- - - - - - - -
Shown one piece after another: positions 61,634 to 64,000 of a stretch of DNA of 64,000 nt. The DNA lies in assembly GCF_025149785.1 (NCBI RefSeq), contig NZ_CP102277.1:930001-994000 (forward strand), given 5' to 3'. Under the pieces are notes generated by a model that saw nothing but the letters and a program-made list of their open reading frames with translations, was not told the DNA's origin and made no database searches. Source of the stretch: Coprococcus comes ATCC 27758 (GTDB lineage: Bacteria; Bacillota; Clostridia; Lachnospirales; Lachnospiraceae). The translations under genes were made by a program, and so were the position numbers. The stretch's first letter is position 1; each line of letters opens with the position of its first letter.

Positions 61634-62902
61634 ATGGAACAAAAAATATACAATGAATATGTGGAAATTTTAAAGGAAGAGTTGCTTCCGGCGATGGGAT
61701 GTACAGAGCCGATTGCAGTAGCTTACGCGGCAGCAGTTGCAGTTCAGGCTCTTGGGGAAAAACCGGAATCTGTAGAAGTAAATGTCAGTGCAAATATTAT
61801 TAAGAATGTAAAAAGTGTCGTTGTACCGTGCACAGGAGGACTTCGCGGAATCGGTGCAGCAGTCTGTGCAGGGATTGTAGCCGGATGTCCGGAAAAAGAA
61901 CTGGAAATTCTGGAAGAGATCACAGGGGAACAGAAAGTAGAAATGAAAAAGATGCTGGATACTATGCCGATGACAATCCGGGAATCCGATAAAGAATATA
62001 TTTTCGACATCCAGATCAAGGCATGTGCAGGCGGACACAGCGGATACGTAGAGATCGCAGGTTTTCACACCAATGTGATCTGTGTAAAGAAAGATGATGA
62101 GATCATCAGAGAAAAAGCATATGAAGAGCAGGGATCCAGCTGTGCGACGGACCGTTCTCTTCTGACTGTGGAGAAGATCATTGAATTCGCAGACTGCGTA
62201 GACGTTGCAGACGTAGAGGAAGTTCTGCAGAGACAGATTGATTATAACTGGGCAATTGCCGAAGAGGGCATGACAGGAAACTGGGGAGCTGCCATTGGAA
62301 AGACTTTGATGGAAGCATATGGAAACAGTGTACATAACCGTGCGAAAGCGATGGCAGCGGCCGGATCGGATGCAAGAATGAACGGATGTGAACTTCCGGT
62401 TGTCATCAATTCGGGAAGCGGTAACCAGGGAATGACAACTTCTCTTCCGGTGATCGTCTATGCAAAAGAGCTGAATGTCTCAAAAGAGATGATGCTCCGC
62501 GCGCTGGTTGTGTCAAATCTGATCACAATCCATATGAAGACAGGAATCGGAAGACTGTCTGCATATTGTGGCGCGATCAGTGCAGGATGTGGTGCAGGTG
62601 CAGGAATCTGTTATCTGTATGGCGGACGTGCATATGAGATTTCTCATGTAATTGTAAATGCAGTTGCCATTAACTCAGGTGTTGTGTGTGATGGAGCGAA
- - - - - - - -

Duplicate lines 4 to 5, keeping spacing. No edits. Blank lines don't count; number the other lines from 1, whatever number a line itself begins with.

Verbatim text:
61701 GTACAGAGCCGATTGCAGTAGCTTACGCGGCAGCAGTTGCAGTTCAGGCTCTTGGGGAAAAACCGGAATCTGTAGAAGTAAATGTCAGTGCAAATATTAT
61801 TAAGAATGTAAAAAGTGTCGTTGTACCGTGCACAGGAGGACTTCGCGGAATCGGTGCAGCAGTCTGTGCAGGGATTGTAGCCGGATGTCCGGAAAAAGAA